In the second half of Rabbit's Moon it seems that with myths being unable to cause joy, Pierrot (and the viewer with him) turns to entertainment as a source of temporary happiness. Pierrot is indeed at least momentarily distracted by the show put on by Harlequin. But this is also seen to be illusory and unfulfilling. Harlequin has only two physical props - a lamp projector and a slapstick. (According to the Oxford Encyclopedia of Theatre and Performance, Harlequin's slapstick is a kind of magic wand that allows him to change the scenery so that the characters appear in a new locale as well as providing a way for him to make objects into different ones.) His other entertainments are pantomimed, with Harlequin hypnotizing and delighting Pierrot using an imaginary balance beam, juggling with nothing, and other parlor tricks reenacted out of thin air. The pantomime can be seen literally, for the vast majority of Rabbit's Moon action is done in exaggerated choreography, but I think it can also be viewed metaphorically. Harlequin's antics are empty actions, simple illusions used to pull the wool over Pierrot's eyes yet again, as these two characters are destined to fulfill their roles of prankster/cheat and fool/cuckold respectively over and over throughout time.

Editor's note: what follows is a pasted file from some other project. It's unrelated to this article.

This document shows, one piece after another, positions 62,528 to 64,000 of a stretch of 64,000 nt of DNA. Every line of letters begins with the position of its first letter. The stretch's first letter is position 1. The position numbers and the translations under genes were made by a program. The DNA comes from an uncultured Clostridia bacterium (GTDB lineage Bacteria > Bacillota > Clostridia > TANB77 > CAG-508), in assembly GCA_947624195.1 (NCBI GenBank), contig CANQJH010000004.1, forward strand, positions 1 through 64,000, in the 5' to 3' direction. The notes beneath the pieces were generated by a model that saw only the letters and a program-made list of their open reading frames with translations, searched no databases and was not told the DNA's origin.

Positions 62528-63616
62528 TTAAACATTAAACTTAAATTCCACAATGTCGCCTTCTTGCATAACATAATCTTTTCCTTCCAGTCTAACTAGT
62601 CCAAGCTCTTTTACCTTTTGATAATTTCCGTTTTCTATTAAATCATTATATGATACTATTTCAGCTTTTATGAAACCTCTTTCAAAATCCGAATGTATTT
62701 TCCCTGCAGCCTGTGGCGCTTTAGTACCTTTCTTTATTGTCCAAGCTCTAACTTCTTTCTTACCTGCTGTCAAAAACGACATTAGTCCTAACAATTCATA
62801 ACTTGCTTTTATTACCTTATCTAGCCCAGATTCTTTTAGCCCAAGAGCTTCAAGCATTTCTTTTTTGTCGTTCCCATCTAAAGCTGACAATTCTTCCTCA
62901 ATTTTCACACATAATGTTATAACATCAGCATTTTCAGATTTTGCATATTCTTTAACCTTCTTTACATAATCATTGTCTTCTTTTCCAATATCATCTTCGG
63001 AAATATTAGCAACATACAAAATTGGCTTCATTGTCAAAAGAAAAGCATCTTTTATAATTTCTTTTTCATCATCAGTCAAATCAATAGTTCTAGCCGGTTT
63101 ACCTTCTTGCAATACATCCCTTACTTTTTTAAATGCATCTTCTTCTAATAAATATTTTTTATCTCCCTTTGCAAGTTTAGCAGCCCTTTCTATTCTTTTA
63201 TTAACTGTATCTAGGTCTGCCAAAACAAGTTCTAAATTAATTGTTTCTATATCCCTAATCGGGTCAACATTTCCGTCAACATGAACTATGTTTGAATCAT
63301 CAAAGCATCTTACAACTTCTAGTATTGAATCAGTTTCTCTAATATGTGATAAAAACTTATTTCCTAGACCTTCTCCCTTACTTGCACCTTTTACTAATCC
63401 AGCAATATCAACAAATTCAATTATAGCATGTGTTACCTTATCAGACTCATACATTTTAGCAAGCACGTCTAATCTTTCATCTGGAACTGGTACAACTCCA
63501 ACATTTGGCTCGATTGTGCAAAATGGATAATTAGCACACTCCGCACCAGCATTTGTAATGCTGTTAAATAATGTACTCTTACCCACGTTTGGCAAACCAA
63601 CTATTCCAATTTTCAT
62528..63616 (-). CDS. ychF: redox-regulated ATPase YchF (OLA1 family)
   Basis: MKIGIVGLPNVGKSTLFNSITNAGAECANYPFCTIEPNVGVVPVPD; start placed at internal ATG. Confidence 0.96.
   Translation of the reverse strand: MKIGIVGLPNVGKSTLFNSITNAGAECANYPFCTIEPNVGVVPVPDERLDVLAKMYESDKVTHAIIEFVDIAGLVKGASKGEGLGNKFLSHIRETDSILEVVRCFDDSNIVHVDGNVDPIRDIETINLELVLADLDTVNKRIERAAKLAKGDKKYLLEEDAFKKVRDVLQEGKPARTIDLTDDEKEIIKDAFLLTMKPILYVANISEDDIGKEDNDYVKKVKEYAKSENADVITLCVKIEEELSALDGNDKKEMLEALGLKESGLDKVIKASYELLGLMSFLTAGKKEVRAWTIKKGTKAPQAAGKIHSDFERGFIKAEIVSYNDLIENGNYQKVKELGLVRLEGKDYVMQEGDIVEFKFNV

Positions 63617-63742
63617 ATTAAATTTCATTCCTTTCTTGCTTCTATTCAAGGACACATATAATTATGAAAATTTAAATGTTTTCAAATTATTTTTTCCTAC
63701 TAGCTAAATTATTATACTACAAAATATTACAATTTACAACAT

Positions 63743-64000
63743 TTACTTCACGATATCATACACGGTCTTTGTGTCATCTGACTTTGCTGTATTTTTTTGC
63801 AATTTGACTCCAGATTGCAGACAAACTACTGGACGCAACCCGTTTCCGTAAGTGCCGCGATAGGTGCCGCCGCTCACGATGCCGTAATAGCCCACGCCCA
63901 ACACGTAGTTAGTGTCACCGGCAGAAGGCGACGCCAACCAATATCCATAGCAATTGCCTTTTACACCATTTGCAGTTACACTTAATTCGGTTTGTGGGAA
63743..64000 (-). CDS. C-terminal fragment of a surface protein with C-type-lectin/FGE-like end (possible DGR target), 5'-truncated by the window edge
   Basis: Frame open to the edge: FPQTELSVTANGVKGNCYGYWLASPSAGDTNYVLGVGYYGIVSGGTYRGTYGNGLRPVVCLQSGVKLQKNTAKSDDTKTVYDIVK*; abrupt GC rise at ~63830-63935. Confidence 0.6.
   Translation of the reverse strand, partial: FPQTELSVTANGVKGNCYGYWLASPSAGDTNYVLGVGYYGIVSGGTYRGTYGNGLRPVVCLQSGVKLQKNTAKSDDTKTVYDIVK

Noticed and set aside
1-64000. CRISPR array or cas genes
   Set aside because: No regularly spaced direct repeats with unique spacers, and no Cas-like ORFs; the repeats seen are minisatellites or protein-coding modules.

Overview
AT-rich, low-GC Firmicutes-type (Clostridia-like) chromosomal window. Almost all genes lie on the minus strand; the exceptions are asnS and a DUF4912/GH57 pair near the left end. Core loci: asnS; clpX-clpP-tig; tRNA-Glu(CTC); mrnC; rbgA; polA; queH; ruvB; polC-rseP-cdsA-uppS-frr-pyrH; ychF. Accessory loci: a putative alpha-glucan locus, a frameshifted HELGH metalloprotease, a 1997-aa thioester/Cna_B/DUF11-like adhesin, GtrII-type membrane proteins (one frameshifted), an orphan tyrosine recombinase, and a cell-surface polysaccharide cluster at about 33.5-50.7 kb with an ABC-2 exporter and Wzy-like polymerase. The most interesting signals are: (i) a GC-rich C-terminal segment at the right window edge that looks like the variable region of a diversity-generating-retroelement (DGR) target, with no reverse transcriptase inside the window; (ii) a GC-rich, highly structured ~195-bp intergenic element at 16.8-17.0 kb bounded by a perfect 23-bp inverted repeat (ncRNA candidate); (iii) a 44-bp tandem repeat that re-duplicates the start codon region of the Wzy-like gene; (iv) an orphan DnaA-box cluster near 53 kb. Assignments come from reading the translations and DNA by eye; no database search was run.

The lamp projector also serves to metaphorically bring these characters forward into the modern day (or at least the modern day of the 1950s-70s). Harlequin uses the projector to shine a light onto Columbine as she dances on a makeshift stage, performing a simple ballet for Pierrot's enjoyment. In a way, the lamp projector can be seen as a stand-in for the movie projector and thus becomes a way to use the film to comment on films themselves. Pierrot approaches the stage and stands just at its brink, dancing as he watches Columbine dance, but his movements do not exactly mimic hers nor do the two ever physically interact. They literally dance around each other rather than with one another. Pierrot also tries once more to get the moon and to show off its wonders to Columbine, but she does not seem to quite grasp the significance of his interest in the full moon. Pierrot seemingly worships Columbine, literally falling to his knees before her, while she views him with disdain, waving a nonchalant hand at him and putting her nose up in the air. To me, this scene seems to comment on how no matter how much we as viewers may get amazed by and invested in our favorite characters on the stage/screen (and in some cases, the actors who portray them), we will always be just outside the realm of their world - perhaps thinking that we are interacting with them as we shadow their movements but never actually engaging with them. Once again, the theme of illusions - and their subsequent disappointments - emerges through the imagery of Rabbit's Moon.